Illustration by Melissa Martell

Illustration by Melissa Martell


Fitting Art into Your Day

Art does not want us to look at art the way we are asked to look at art. Coming in, worried about making it in time to get to the next gallery and the next, anticipating dinner, standing, not knowing how long the video will go on, not knowing if the next gallery will be worth it, avoiding fellow visitors, quickly passing the worst work, thirsty, standing in front of something that might be good, evaluating out of an obligation to know you looked at it, trying hard to drag out the one moment of actual contact with something worth seeing, then leaving, and the best you can get is the hope of some revelation in reflection in the car on the way to do (or if you’re lucky: see) the next thing. And hoping you spent as much time at the show as you did finding parking.

Openings, fairs and artwalks offer a slight improvement, but only by slotting the art into the background of an already solidly tested formula: alcohol and other people. The worst art can’t make good company bad and the best art won’t save you if you’re surrounded by talking assholes. If art only functions well under these conditions, it’s doomed.

Ideally, art should be able to be regularly shown and seen in such a way that, if you need it to, it alone can save you. You should be able to visit it alone, casually, sit on a squishy couch, look for a long time, think and experience an experience determined by that art and not by the conditions created by having had to wedge the art into your day.  It should be given the opportunity to take you when you’ve been destroyed and remind you that there are more possibilities than you knew. It should be allowed at the very least the same opportunity for cognitive infiltration we let any given TV show have. A stranger should come into the gallery about once every 10 minutes—just often enough that you don’t feel obligated to talk to them, but rare enough that if they want to look at the art as much as you do then you can talk about it. Then, if they’re interesting or good-looking or both, you should be able to walk with them to see more art, and talk about ideas, then get sandwiches—big ones, not thin consolation-prize art-neighborhood ones with sprouts—then get drunk and see more art.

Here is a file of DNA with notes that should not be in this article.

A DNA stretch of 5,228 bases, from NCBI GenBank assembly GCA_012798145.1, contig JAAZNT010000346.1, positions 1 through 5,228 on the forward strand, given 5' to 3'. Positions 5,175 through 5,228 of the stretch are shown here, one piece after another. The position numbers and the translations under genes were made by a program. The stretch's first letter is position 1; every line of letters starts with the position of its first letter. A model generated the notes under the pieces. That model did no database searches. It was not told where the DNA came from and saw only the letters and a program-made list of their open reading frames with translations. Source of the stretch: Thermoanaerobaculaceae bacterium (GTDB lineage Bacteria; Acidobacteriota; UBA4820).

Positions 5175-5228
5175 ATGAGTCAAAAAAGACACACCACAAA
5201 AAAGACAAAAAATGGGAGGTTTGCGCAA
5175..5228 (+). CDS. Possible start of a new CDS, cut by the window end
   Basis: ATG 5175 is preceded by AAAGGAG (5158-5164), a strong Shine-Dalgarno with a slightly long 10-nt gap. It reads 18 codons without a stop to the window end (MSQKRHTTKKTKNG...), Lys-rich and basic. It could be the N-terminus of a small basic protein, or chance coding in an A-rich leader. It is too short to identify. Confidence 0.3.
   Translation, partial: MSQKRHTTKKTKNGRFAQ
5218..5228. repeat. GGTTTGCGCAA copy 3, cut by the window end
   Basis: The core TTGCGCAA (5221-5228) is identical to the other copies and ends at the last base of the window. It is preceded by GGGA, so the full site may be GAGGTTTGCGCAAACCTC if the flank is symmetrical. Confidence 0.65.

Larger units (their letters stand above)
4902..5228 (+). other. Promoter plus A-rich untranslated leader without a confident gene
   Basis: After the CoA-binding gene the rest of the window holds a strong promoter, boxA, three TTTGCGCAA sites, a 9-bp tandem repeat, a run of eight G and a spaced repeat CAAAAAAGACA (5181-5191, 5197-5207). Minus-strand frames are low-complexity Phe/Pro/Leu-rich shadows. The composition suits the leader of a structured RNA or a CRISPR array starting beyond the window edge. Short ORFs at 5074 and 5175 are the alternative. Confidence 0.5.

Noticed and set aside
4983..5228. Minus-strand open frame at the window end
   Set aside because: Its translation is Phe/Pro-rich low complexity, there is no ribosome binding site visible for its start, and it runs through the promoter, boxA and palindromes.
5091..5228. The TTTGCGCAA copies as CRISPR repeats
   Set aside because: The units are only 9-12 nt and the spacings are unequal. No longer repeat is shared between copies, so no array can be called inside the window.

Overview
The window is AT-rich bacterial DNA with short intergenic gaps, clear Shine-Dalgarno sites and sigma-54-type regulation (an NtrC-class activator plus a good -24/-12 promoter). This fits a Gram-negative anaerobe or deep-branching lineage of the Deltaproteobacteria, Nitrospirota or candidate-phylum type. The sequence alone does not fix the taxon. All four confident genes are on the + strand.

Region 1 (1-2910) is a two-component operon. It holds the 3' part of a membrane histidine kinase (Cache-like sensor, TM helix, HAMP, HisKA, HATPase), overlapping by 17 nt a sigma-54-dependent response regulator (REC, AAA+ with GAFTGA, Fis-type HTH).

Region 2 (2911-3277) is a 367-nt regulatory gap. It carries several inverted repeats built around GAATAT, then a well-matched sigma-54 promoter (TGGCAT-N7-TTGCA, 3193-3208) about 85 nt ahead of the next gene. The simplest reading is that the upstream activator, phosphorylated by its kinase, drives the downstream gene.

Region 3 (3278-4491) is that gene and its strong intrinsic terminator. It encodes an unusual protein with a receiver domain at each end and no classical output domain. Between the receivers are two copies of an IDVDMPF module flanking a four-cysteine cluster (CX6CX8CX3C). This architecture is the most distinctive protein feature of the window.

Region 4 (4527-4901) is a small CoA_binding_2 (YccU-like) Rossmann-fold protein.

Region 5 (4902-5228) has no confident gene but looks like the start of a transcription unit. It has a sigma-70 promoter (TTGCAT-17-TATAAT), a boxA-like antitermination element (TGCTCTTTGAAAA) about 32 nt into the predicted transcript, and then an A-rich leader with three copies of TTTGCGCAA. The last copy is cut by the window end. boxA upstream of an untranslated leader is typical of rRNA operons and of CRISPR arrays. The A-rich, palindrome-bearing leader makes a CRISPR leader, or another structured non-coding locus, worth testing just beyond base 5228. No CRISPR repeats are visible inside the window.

The way Los Angeles metabolizes art is an exaggeration of the American media’s Nietzschean attitude toward fun: entertainment which doesn’t kill you makes you stronger. All diversion is coded as either self-destructive or self-improvement. And self-improvement makes you better, and being better is good for your personal brand and is a responsibility and is supposedly part of everyone’s increasingly panoptic packing list of things you might need to get through the 20teens (thus so much interactive and “relevant” art: you feel like you’re doing something). You look at art because you might “get something out of it” and the city’s art galleries and museums are scattered like gyms or filling stations—meanwhile keeping hours based on traffic patterns imported from a SoHo-centric art world that no longer exists even in New York.

In that long-vanished scene, frighteningly genuine attempts to make new art were never more than a block from a cheap slice, a beer, a bar, a school, and from some place actual artists and people who wrote about art actually lived. This isn’t how LA rolls, and galleries and museums are trying to get used to it and find ways to embed gallery-going into the organic life of a city totally not at all set up for that even a little. Driving across town in the middle of a day just to go to one place is the worst thing that could ever happen to anyone in LA and dealers aren’t stupid: Chinatown was a decent idea, Downtown and Hollywood are a little better—if still not quite there in the execution. LA’s good, smart galleries should take a hint from its bad, cheesy ones: be open at night, be comfortable, have somewhere to sit, have a balcony, be near a movie theater and more than one thing open until at least four, maybe the defaulting to a white cube.

Modernism was built on the promise that you could walk broke through Paris in the rain and fetch up by chance off an alley in front of a picture of something that would redeem those long, lone stretches of dead time, movies live in the space between the springy red cushions and the armrest ready for your jumbo Sprite. The new art needs to imagine a space it can believe in itself occupying in peoples’ lives, and build toward it.